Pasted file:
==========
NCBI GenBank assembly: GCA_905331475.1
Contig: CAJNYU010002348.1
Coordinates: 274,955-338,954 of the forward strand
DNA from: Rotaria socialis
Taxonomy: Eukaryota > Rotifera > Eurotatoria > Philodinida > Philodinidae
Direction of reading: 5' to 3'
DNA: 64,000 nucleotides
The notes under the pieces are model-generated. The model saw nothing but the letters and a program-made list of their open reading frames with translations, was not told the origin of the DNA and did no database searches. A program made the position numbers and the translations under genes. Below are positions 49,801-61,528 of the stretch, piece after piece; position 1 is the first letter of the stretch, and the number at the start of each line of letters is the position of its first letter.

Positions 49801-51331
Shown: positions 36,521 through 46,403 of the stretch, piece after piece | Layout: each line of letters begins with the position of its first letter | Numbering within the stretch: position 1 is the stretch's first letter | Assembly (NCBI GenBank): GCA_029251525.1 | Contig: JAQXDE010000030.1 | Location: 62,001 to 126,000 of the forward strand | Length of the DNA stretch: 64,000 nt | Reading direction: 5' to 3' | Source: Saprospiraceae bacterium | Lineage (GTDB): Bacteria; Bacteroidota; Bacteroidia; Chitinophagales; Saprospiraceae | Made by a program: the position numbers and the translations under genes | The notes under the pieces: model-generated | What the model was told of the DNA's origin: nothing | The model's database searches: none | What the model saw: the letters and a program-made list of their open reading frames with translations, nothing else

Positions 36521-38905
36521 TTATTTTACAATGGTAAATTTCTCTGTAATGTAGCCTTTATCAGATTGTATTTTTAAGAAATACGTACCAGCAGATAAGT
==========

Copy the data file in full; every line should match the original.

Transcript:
NCBI GenBank assembly: GCA_905331475.1
Contig: CAJNYU010002348.1
Coordinates: 274,955-338,954 of the forward strand
DNA from: Rotaria socialis
Taxonomy: Eukaryota > Rotifera > Eurotatoria > Philodinida > Philodinidae
Direction of reading: 5' to 3'
DNA: 64,000 nucleotides
The notes under the pieces are model-generated. The model saw nothing but the letters and a program-made list of their open reading frames with translations, was not told the origin of the DNA and did no database searches. A program made the position numbers and the translations under genes. Below are positions 49,801-61,528 of the stretch, piece after piece; position 1 is the first letter of the stretch, and the number at the start of each line of letters is the position of its first letter.

Positions 49801-51331
Shown: positions 36,521 through 46,403 of the stretch, piece after piece | Layout: each line of letters begins with the position of its first letter | Numbering within the stretch: position 1 is the stretch's first letter | Assembly (NCBI GenBank): GCA_029251525.1 | Contig: JAQXDE010000030.1 | Location: 62,001 to 126,000 of the forward strand | Length of the DNA stretch: 64,000 nt | Reading direction: 5' to 3' | Source: Saprospiraceae bacterium | Lineage (GTDB): Bacteria; Bacteroidota; Bacteroidia; Chitinophagales; Saprospiraceae | Made by a program: the position numbers and the translations under genes | The notes under the pieces: model-generated | What the model was told of the DNA's origin: nothing | The model's database searches: none | What the model saw: the letters and a program-made list of their open reading frames with translations, nothing else

Positions 36521-38905
36521 TTATTTTACAATGGTAAATTTCTCTGTAATGTAGCCTTTATCAGATTGTATTTTTAAGAAATACGTACCAGCAGATAAGT